Our skin is a complex structure and it is constantly changing as we age. Hence we are compelled to change our skincare regimen and products every few years.
Most of us had to fight a daily battle with pimples in our adolescent years. However, acne is a problem not only faced by teenagers. It can re-surface in adulthood and, unfortunately, tends to be more common in adult women.
Late onset acne is often due to hormones and occurs mostly in the lower half of the face: Jawline, chin, lower cheeks and the sides of the neck.
Some of these pimples tend to be deep seated and painful.
Studies have shown that perimenstrual flaring of acne may coincide with late onset acne and tends to be higher in women above 33 compared to those between 20 and 33.
But late onset acne - when associated with other features like weight gain, excessive unwanted hair growth and irregular or no periods - may be a sign of an underlying medical or hormonal condition that should be checked.
The best way to treat late onset acne is to take oral contraceptive pills which help to control the hormonal fluctuations.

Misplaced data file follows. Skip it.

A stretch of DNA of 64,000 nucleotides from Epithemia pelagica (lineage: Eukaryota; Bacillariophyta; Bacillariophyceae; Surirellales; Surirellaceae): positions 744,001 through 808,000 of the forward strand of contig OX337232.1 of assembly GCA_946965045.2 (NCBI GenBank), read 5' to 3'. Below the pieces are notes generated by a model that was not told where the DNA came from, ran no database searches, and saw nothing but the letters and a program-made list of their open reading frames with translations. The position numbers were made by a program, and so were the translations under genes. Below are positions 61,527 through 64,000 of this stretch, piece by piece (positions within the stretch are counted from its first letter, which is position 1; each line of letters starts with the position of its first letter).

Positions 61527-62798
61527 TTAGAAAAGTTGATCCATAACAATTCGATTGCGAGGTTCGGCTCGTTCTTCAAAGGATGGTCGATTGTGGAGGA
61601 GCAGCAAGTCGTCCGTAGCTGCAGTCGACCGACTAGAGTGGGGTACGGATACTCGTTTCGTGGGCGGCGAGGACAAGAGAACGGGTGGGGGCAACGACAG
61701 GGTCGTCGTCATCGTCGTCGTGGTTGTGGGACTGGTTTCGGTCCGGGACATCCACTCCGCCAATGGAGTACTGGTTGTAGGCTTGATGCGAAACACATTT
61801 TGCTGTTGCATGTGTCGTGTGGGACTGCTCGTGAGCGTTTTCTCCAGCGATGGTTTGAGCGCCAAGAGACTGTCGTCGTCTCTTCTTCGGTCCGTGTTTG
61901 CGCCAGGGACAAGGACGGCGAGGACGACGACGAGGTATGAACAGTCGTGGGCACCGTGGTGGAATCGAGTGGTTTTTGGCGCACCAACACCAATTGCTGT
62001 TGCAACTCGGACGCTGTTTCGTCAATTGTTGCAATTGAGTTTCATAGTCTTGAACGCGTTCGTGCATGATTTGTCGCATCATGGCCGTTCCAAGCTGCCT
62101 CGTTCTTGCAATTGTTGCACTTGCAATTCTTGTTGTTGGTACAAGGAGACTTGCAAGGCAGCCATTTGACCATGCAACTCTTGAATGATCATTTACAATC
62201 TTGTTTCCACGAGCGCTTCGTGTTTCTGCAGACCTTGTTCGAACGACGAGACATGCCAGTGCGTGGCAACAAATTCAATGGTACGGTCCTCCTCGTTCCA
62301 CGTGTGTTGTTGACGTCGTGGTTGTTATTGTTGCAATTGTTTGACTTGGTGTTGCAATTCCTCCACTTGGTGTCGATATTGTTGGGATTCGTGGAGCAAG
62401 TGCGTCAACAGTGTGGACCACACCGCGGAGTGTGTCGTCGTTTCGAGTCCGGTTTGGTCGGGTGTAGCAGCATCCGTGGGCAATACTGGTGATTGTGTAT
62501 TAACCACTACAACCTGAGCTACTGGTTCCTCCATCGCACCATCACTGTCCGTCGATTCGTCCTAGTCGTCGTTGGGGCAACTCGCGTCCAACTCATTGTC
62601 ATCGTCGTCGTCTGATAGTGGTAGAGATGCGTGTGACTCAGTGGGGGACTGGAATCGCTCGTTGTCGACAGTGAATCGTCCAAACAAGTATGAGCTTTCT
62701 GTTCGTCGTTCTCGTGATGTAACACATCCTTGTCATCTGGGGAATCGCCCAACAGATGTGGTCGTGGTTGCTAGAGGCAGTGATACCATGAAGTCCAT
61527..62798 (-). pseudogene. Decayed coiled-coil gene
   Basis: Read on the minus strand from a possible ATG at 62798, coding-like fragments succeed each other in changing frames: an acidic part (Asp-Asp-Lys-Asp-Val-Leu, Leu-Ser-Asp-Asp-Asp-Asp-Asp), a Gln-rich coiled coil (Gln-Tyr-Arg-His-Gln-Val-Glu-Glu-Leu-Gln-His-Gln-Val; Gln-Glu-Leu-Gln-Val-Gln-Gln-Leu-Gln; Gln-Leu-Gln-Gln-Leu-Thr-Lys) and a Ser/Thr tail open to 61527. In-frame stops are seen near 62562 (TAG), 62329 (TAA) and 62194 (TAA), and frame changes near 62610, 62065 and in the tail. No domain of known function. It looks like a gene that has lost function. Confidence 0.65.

If patients are intolerant of the pills' side effects or there are contraindications then treating with anti-androgens such as spironolactone can be considered. Traditional treatments like topical creams and oral antibiotics can be continued simultaneously.
General skincare tips which might help:
- Exfoliate regularly - this will prevent accumulation of dead cells which clog up pores.
- Low glycaemic diet - high glycaemic index foods have been postulated in some clinical studies to provoke acne.
- Avoid oily skincare products especially around menses time.
- Consider regular topical retinoids which help to remove dead cells and reduce sebum. This is a prescription cream which can cause irritation so ask your doctor if your skin is suitable.
This monthly column by Dr Malini Munisamy, medical director of AesCure Medical and Aesthetic Clinic, will focus on taking a holistic approach to help women with health-related matters. The clinic is at 72 Amoy Street, Tel: 6220-5969.
Get a copy of tabla! for more stories.